Surface modification of semiconductor photoelectrodes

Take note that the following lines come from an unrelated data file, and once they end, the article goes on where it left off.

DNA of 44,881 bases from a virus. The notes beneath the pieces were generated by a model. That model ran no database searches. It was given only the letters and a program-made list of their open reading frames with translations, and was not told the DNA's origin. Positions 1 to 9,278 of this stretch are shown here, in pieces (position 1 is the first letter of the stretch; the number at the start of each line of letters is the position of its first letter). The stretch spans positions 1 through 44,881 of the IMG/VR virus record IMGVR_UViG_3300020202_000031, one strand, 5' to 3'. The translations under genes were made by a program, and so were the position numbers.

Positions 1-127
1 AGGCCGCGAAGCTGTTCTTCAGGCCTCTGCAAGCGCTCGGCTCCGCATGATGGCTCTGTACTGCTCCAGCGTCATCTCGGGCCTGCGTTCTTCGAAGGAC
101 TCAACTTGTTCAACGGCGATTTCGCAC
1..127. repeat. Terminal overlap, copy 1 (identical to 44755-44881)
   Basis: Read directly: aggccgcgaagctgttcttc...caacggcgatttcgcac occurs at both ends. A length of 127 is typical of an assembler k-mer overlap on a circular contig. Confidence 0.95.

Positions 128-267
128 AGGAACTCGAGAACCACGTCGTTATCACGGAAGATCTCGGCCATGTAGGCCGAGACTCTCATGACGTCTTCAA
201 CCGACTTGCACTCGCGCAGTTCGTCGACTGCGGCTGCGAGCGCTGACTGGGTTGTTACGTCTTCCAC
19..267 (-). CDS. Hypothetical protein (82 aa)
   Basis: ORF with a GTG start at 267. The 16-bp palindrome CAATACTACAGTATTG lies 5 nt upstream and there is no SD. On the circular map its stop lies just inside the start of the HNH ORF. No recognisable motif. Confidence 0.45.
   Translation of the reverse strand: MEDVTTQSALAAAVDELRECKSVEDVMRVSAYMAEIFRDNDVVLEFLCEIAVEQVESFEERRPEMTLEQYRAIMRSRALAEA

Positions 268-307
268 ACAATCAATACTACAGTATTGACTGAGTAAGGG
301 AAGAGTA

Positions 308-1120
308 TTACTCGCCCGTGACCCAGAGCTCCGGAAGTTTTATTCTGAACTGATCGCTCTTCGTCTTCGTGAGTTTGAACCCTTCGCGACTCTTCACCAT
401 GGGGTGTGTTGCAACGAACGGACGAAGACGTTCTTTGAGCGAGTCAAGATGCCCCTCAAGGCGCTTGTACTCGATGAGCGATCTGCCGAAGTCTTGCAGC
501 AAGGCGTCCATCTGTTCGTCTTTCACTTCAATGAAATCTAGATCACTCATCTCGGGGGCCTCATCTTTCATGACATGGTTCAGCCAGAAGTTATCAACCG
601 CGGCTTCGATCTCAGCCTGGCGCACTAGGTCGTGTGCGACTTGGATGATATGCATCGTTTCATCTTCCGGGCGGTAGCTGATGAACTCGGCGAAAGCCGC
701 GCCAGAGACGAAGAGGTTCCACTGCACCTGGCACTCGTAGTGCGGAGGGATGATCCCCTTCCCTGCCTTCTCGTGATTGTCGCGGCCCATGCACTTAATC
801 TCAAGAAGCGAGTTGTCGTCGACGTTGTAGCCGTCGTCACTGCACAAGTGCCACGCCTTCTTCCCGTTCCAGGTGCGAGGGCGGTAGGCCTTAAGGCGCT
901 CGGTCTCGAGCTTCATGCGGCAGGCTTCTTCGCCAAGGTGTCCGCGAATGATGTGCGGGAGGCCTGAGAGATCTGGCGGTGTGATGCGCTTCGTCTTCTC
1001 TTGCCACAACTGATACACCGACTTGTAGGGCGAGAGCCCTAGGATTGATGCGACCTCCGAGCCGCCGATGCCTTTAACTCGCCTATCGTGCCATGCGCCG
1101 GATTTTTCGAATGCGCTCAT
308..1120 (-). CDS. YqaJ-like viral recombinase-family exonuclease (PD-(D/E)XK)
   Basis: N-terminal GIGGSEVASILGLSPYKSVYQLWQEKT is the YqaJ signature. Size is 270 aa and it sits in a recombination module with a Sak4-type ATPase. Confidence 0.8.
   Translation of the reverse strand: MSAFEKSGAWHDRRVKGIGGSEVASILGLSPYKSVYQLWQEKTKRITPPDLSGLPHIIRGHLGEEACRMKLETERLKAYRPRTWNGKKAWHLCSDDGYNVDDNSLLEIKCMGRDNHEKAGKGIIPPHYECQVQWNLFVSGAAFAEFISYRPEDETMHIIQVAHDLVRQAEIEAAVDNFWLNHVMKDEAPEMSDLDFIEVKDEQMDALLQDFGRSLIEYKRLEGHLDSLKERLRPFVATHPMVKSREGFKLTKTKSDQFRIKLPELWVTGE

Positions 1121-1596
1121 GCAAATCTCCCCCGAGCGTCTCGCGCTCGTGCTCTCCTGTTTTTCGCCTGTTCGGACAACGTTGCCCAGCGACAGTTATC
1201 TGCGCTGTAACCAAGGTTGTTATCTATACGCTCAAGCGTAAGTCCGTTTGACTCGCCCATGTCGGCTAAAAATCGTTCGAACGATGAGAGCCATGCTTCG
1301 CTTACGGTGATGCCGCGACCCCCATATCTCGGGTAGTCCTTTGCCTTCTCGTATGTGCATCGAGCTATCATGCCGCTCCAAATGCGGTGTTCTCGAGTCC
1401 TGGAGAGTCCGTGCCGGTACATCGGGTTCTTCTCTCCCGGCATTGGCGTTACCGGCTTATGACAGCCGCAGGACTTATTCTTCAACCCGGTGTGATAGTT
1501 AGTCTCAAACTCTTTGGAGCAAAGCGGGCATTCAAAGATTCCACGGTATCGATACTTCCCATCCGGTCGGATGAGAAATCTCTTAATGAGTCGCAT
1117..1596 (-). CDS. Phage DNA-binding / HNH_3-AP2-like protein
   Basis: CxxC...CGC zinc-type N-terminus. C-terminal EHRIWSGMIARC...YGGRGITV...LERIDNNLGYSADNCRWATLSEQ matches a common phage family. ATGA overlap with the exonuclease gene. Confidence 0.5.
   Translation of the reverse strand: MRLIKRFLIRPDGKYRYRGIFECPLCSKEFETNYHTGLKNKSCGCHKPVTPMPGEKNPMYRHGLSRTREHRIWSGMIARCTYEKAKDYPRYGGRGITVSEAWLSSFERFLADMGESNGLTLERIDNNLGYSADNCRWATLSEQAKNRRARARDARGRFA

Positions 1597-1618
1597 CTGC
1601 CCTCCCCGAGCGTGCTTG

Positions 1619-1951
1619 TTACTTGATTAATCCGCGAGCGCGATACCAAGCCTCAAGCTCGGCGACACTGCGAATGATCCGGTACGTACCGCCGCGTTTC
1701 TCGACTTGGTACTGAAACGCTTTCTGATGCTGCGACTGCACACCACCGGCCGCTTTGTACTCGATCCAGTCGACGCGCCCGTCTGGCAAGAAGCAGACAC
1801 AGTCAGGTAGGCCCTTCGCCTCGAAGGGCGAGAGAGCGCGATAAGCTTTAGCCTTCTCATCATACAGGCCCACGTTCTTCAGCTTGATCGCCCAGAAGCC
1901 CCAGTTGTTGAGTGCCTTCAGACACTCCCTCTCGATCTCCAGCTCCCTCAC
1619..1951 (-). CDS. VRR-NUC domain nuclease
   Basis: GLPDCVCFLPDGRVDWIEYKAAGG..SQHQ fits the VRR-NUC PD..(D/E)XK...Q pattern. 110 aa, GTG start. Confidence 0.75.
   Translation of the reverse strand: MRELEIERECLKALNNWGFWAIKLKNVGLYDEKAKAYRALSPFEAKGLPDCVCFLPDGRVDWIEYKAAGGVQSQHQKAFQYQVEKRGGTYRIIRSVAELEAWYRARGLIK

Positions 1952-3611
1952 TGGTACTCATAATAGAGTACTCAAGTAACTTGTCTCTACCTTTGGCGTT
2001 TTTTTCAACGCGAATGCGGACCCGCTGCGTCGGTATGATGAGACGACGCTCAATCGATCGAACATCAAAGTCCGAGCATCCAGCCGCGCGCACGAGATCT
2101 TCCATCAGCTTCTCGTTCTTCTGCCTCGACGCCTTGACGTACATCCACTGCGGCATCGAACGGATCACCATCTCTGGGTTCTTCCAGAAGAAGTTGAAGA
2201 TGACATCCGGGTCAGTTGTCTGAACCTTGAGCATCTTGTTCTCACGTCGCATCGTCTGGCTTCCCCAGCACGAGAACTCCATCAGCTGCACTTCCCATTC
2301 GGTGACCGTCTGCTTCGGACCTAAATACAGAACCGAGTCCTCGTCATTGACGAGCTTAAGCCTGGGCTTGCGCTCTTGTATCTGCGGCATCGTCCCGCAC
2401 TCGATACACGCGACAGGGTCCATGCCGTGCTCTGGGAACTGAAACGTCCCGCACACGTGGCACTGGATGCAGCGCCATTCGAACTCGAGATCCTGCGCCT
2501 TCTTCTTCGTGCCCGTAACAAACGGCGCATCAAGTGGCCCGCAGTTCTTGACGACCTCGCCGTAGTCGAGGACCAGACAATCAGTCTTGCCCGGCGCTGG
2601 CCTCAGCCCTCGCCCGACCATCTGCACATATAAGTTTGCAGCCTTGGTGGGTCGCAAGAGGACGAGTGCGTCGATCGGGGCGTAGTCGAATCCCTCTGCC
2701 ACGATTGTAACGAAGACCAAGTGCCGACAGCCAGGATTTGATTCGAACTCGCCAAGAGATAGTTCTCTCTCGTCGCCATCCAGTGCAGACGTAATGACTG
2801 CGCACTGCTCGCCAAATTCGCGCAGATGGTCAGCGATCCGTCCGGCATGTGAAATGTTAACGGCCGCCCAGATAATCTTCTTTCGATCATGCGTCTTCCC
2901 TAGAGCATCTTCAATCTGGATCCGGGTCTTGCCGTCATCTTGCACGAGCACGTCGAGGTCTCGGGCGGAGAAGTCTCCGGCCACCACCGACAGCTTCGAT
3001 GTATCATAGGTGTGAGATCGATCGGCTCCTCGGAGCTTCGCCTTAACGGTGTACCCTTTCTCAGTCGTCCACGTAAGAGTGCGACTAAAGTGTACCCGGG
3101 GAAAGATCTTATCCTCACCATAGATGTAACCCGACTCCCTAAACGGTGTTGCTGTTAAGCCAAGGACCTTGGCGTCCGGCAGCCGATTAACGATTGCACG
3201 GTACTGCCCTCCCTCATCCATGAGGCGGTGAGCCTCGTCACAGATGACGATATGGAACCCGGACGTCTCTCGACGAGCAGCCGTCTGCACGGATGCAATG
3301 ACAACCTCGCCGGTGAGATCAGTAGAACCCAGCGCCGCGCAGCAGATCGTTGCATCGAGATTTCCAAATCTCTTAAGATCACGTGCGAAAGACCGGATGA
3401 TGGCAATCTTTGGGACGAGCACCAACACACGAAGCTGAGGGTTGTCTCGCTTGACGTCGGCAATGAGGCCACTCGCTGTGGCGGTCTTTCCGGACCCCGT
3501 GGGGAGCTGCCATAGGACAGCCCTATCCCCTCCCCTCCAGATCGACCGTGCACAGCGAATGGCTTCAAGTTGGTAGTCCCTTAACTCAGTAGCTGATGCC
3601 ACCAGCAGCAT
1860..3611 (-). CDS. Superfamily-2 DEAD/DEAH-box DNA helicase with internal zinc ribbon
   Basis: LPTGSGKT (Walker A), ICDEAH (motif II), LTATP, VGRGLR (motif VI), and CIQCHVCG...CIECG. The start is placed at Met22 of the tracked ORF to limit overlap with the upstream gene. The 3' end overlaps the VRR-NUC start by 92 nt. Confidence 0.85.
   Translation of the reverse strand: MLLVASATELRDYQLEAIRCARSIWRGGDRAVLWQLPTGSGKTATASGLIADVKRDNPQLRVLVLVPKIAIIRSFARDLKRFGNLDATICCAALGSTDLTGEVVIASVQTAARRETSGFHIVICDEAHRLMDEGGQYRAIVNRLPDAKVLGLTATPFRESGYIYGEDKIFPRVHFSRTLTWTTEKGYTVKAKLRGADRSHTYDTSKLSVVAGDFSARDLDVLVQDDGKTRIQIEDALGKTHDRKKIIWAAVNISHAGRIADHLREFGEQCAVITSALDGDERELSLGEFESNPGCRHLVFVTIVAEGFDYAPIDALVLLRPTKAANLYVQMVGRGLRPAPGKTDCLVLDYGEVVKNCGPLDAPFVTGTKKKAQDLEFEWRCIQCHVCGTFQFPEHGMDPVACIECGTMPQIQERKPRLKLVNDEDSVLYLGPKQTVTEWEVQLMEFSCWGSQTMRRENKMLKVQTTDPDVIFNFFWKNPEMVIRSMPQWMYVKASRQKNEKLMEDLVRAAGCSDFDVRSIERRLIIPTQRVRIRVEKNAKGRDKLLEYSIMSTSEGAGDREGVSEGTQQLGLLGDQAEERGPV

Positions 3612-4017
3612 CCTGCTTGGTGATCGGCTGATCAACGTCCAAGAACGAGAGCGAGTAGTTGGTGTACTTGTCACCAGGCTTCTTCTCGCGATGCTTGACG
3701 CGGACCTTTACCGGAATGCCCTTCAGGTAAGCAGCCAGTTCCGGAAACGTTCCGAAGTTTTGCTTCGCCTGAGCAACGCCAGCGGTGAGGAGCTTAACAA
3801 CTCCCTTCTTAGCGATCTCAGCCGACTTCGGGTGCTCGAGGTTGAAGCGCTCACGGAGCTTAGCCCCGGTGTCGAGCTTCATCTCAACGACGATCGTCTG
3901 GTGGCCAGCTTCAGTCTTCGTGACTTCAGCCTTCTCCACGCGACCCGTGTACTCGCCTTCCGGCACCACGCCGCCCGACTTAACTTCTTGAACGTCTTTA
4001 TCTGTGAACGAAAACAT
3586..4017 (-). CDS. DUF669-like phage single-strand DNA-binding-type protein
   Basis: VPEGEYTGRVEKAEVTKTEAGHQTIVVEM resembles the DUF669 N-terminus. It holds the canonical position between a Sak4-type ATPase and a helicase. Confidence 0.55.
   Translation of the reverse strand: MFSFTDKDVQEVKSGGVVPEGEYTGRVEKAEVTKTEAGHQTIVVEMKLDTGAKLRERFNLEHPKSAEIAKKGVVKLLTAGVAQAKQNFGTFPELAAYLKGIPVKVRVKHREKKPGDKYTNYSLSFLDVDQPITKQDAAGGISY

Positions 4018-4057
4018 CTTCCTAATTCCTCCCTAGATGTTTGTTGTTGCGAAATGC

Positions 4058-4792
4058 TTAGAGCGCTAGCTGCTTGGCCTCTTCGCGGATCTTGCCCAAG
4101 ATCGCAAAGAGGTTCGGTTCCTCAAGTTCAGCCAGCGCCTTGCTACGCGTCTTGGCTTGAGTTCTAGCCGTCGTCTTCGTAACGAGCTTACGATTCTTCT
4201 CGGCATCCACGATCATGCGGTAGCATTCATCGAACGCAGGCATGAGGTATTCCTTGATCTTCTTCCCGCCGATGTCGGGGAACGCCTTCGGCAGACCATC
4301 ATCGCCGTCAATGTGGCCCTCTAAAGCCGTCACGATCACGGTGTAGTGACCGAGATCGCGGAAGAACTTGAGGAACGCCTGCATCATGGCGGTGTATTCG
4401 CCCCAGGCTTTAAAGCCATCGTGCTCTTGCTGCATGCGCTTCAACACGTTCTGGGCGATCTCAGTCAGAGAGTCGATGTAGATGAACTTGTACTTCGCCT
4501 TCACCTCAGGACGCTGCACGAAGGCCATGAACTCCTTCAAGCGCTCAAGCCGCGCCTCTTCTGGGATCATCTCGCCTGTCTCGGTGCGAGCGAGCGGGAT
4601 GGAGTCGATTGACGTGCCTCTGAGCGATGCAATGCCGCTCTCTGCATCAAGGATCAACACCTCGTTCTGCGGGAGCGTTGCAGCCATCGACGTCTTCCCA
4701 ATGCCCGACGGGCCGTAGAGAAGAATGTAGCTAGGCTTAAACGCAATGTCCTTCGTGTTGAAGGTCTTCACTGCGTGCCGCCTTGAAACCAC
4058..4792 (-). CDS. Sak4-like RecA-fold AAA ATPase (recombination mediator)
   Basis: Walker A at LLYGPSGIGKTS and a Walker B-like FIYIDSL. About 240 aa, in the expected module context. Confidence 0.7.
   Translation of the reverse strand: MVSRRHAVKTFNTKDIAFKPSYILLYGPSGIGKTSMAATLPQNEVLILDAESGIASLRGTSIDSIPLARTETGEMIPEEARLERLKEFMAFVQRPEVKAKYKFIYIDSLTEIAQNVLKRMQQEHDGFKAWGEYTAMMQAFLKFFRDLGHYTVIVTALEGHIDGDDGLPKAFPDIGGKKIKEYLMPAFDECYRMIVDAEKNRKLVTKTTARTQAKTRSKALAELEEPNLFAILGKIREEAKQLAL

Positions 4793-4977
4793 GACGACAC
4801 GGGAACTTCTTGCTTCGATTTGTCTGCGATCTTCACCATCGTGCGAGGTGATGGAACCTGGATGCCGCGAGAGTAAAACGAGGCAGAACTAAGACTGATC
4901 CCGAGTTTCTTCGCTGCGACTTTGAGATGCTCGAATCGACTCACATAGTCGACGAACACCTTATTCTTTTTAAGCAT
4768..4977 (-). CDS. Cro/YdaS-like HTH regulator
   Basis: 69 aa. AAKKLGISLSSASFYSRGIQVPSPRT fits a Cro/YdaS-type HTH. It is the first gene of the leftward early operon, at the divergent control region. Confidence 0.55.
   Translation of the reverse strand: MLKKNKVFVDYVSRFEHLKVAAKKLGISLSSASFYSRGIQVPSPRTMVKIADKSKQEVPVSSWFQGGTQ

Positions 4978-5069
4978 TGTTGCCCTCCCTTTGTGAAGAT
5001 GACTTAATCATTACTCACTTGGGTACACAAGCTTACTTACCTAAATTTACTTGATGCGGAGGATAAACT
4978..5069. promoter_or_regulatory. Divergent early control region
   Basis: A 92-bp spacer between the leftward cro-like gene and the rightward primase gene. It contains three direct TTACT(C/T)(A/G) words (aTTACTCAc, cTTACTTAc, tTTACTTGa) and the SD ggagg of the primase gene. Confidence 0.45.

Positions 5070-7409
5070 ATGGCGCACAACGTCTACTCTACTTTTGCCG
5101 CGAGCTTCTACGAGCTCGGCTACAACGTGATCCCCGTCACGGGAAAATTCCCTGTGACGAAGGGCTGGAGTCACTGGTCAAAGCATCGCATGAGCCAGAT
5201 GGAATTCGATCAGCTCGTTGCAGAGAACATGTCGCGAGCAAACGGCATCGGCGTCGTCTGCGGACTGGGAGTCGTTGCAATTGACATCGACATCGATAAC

Photoelectrochemical (PEC) cells have emerged as promising devices that afford the direct conversion of solar energy into electric power and/or chemical fuels. Apart from the obvious importance of the bulk properties of semiconductor materials employed as photoelectrodes, the semiconductor-liquid interface has proven to strongly govern surface-related processes, i.e. the stability, charge separation/recombination and catalytic activity. Because of this, numerous surface treatments have been reported in an effort to tailor the physicochemical properties of the semiconductor-liquid interface, and in turn, the overall PEC response. In this Perspective article we provide a brief conceptual overview of these surface engineering treatments, connecting the particular effects on the interfacial energetics with the respective consequences on the performance. The beneficial effects that arise from surface treatment are categorized as (i) the protection of the surface against photocorrosion, (ii) the passivation of deleterious surface states, (iii) the modification of the band edge positions or band bending, and (iv) the selective extraction of carriers and improved catalytic activity. State-of-the-art surface treatments such as the adsorption of organic molecules or ions, the deposition of semiconductor overlayers and metal nanoparticles or etching procedures are exemplified and described with respect to the observed beneficial effects. A common emerging theme from recent work is that one single surface treatment can lead to multiple distinct effects. Overall, we suggest that surface engineering holds the key for effectively managing the intrinsic common defects of native semiconductor photoelectrodes regardless of their nature, leading to improved light harvesting efficiency.